So if I go to File > Save for Web, we can see that if I left this as a JPG, the file would be small, but we wouldn't have any transparency. So I' m going to come down here and change this to a GIF. Now we have transparency available. Over here is a Color Table where you can reduce the number of colors available to reduce the file size, but by default it's actually doing a pretty good job. So we are just going to leave this as a GIF and click Save. We'll put this on our Desktop as a GIF and there we go. Finally, we have a PNG.

PNGs are great if you want to have a lossless image that you need to edit later, or if you have transparency with multiple levels, for example this nice soft Drop Shadow, so this is a perfect candidate for a PNG. So we're going to go to File > Save for Web and here we can see with a GIF, the Drop Shadow just wouldn't look very good, it doesn't show the multiple levels so you would see sure a little bit of transparency but that really wouldn't look good if it was on a colored background. So I'm going to go to this one and switch it to a PNG-24, and as you can see, it has a nice soft Drop Shadow.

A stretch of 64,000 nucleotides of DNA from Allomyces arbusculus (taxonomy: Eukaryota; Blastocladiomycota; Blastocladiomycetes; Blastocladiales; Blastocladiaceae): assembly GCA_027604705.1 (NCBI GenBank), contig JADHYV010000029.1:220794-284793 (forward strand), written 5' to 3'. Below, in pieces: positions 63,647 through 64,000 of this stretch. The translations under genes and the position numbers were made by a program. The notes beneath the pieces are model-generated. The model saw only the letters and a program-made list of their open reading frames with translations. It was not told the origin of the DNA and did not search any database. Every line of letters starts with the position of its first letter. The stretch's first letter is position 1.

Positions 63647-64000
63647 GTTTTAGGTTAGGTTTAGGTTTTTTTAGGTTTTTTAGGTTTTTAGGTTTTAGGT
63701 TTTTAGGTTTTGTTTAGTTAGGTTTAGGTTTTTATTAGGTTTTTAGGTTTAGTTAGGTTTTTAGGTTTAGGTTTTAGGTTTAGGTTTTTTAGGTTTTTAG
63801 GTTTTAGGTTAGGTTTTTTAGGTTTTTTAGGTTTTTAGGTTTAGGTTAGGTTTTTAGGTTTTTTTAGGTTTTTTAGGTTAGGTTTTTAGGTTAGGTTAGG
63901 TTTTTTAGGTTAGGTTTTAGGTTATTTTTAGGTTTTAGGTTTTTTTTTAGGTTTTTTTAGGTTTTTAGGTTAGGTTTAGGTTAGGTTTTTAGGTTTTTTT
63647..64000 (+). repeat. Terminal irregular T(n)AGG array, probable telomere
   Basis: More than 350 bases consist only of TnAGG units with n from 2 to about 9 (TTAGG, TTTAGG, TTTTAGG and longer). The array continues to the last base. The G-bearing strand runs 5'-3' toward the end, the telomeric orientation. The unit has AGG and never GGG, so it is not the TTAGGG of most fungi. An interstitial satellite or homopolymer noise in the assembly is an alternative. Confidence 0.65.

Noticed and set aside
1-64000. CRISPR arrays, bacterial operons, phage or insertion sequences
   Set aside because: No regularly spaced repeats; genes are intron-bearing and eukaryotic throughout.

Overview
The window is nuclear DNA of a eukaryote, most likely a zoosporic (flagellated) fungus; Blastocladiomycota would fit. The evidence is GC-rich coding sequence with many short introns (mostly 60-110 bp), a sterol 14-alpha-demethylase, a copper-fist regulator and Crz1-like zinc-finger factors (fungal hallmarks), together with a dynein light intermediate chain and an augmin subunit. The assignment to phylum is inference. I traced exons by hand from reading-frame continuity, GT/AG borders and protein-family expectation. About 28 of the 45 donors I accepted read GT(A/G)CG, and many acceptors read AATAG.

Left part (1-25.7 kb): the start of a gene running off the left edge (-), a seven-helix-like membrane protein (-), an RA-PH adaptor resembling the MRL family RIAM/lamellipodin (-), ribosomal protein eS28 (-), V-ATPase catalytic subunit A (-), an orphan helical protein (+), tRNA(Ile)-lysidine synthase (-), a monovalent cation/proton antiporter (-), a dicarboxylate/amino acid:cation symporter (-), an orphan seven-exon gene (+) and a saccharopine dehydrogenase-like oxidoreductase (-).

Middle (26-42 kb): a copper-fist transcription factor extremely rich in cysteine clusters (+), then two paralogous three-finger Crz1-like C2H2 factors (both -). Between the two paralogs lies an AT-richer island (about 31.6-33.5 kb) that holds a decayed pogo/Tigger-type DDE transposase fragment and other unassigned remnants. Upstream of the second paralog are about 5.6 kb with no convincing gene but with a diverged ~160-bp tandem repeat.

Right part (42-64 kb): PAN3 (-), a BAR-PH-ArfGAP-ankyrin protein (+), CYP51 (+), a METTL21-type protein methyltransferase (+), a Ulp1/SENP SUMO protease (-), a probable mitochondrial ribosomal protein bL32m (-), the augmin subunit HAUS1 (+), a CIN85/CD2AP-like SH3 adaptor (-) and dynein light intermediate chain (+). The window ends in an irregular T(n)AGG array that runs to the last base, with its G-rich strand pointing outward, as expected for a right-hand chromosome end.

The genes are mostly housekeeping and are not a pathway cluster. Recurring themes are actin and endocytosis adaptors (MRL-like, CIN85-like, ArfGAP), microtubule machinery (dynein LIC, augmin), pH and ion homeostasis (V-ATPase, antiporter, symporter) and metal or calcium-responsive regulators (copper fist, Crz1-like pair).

We'll click Save, put it on our Desktop, and now we have a nice PNG graphic. If you use Illustrator or Fireworks to create Web graphics, this technique of saving for the Web will be quite similar, no matter which program you use, your end goal is to create high-quality images at the smallest file size possible for placement within Muse. If you'd like to learn more about creating Web graphics, check out Mordy Golding's Illustrator CS5 for the Web and Interactive Design, Jan Kabili's Photoshop CS5 for the Web or Jim Babbage's Fireworks CS5 Essential Training.

Find answers to the most frequently asked questions about Muse Essential Training.


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Q: This course was updated on 10/01/2012. What changed?